Could you be pension scammed?

With pension scamming on the rise, could it happen to you?

4 min read

You might have recently seen a campaign on TV led jointly by The Pensions Regulator (TPR) and the Financial Conduct Authority (FCA) to help warn people about pension scams. This activity is on the up and we need to know what it is and what we can do about it.

According to Action Fraud (the national fraud and cyber-crime reporting place), the TV campaign has come off the back of figures showing a total of 253 victims reported to Action Fraud that they had lost more than £23 million to pension scammers in 2017, which equates to an average loss of £91,000 per victim.

What is a pension scam?

A scam is essentially a dishonest scheme used to commit fraud. Usually, the scammer is aiming to get their hands on your money. In this case, this could be your life savings or pension pot. The scammer will attempt to gain your trust and drive your decision to commit your pension pot to their fictitious offer. Once the scammer has received your money, they will often then invest this money into high-risk investments or simply make off with it!

How to identify a pension scam

Con-men and scammers can be very clever in how they target us. It is so important that we understand how to spot a potential scam. It is a sad reality that scammers often can and will talk to the talk, often using financial lingo, customer testimonials and product brochures portraying a picture of credibility and reputation.

However, there are a few big red flags that we can watch out for which will help us identify a potential scammer;

  • Unsolicited calls – Scammers can contact you out of the blue, usually by telephone.
  • Random scam email – Email is another avenue a scammer may try. Be aware that the email addresses may be slightly mis-spelt reputable business or company. They may claim to be FCA authorised.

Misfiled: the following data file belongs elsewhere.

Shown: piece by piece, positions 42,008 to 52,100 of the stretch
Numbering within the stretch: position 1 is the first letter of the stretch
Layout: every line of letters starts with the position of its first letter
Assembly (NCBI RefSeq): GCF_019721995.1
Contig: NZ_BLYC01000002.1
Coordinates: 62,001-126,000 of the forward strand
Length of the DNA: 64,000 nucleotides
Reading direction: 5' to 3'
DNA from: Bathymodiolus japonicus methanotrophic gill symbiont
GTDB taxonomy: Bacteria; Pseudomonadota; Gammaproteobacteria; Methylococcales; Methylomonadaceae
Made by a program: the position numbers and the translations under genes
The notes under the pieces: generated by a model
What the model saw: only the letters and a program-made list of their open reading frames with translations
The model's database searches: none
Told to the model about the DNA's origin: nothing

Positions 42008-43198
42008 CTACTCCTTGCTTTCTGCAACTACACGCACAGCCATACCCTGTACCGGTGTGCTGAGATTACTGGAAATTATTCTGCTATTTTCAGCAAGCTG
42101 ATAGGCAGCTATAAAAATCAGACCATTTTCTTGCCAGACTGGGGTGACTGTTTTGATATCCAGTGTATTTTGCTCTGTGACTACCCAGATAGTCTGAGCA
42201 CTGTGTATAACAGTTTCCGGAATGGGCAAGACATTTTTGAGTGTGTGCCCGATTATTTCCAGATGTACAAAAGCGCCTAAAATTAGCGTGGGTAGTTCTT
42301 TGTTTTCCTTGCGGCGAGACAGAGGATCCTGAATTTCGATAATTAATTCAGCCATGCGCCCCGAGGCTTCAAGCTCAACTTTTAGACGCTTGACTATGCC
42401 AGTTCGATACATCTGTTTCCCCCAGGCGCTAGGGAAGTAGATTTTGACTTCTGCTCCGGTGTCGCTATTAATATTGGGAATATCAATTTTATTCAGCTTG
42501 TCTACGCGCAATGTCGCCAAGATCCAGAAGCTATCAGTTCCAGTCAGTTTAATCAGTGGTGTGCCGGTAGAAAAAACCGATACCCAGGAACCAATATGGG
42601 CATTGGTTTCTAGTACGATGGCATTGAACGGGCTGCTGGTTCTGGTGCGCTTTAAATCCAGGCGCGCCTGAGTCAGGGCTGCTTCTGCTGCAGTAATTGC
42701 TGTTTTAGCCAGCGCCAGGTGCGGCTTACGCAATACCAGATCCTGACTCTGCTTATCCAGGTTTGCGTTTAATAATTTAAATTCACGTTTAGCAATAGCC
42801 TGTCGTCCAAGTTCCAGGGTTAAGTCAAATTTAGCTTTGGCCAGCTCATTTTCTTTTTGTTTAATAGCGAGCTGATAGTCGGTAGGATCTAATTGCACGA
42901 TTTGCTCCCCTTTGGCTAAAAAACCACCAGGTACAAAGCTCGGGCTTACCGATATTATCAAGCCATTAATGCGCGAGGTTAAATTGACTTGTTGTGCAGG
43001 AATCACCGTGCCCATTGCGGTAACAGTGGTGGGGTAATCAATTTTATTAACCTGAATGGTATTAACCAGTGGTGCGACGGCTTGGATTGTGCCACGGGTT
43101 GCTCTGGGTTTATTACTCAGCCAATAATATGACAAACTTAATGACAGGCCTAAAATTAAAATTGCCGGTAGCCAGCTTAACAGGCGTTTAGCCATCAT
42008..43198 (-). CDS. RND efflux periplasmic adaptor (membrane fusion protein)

• Inflated promises of high returns – Scammers will often try to impress upon you how good the returns may be if you switch your pension plan to them. They may also try to convince you that such high returns are all a very low risk for you to take.
  • Pushy – Scammers are after one thing. They don’t want you to seek advice or think too hard. They will often try to push you into a making a decision, adding pressures on time for a decision to secure the deal.
  • Access your pension before age 55 – If a business is offering you an opportunity to transfer your pension into a new scheme or release funds from your pension before the age of 55 - Beware this is another big red flag for a potential scam.
  • Free advice – It may also be good to think twice when you are contacted for a free pension review from an unknown source. This can be used as an “in” to then make further contact with a view to getting you to transfer your pension to an illegal scam scheme.

What can you do to protect yourself from being scammed?

If you think you may be a victim of a pension scam, there are some actions you can take. Ensure you are aware of the big red flags outlined above.

Check that the company is registered with the FCA through the FCA Register. It is also important to note that if the company is not registered with the FCA, there would be no cover offered by the Financial Ombudsmen Service or the Financial Services Compensation Scheme (FSCS).

Some companies will be on a warning list published by the FCA, as part of their scamsmart drive. If the company who has contacted you is listed take action and do not engage any further with them.

Also ensure that a check is completed against the Companies House website for the company and against the Directors.